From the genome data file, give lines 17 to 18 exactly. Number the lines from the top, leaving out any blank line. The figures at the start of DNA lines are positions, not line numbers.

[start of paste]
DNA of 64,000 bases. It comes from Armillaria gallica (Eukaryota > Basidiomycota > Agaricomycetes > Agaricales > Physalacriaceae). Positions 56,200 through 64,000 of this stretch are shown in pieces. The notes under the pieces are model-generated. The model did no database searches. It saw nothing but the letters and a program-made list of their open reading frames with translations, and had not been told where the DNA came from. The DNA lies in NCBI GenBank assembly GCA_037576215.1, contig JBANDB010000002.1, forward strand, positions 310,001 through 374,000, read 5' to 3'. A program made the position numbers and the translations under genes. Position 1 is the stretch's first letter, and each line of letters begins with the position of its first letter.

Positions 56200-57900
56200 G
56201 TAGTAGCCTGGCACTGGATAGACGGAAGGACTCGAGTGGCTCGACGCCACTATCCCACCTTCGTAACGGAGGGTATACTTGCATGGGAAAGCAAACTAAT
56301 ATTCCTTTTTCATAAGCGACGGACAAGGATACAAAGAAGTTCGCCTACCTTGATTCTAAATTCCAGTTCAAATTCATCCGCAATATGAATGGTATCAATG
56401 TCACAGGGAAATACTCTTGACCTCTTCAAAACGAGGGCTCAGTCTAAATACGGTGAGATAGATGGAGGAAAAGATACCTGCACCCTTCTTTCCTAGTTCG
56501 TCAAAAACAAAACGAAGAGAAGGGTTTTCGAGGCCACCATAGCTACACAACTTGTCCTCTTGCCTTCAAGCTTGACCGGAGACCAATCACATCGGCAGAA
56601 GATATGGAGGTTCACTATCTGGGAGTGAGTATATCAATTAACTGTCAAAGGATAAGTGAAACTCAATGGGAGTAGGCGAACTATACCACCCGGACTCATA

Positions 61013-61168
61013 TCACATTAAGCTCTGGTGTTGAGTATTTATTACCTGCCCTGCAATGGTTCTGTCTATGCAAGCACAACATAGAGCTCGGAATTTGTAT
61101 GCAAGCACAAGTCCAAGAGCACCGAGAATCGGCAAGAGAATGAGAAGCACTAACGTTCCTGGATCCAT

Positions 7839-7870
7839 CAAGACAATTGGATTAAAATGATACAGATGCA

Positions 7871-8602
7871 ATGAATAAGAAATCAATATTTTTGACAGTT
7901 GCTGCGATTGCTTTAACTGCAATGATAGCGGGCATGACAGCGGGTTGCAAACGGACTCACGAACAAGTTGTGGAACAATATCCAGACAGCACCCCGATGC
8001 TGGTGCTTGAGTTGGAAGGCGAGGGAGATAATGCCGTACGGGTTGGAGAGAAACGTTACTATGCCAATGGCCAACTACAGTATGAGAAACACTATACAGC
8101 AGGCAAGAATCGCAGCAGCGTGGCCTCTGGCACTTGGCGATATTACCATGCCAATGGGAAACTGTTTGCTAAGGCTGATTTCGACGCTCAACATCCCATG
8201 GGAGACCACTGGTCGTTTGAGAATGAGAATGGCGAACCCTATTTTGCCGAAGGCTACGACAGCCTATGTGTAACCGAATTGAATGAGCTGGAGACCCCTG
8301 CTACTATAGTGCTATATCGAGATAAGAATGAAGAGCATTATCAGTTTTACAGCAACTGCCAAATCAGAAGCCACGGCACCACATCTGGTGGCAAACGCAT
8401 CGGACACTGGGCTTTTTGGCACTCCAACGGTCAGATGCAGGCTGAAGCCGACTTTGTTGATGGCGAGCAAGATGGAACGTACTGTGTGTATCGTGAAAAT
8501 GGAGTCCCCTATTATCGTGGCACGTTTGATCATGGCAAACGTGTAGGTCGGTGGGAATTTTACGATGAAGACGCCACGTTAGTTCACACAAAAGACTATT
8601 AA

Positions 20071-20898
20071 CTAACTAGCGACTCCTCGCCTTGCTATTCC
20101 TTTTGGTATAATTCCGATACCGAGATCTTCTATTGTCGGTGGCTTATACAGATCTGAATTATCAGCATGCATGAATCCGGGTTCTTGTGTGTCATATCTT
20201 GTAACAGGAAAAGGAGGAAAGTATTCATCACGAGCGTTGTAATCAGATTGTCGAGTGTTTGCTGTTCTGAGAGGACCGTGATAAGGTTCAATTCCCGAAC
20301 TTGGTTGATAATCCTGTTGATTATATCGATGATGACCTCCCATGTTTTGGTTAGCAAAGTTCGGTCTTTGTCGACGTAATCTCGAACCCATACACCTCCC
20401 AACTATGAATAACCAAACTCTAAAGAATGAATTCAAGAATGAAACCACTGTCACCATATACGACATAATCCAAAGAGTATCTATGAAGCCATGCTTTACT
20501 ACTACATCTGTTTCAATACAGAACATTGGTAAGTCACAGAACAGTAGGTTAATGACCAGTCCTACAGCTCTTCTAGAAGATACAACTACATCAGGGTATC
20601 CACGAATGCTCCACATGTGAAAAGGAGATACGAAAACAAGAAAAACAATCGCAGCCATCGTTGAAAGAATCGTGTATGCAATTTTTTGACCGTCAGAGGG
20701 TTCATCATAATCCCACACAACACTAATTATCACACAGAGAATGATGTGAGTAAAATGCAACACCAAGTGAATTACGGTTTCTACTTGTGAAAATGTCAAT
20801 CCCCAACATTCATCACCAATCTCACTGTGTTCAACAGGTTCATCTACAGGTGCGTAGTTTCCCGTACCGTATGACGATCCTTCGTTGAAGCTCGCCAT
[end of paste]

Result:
8001 TGGTGCTTGAGTTGGAAGGCGAGGGAGATAATGCCGTACGGGTTGGAGAGAAACGTTACTATGCCAATGGCCAACTACAGTATGAGAAACACTATACAGC
8101 AGGCAAGAATCGCAGCAGCGTGGCCTCTGGCACTTGGCGATATTACCATGCCAATGGGAAACTGTTTGCTAAGGCTGATTTCGACGCTCAACATCCCATG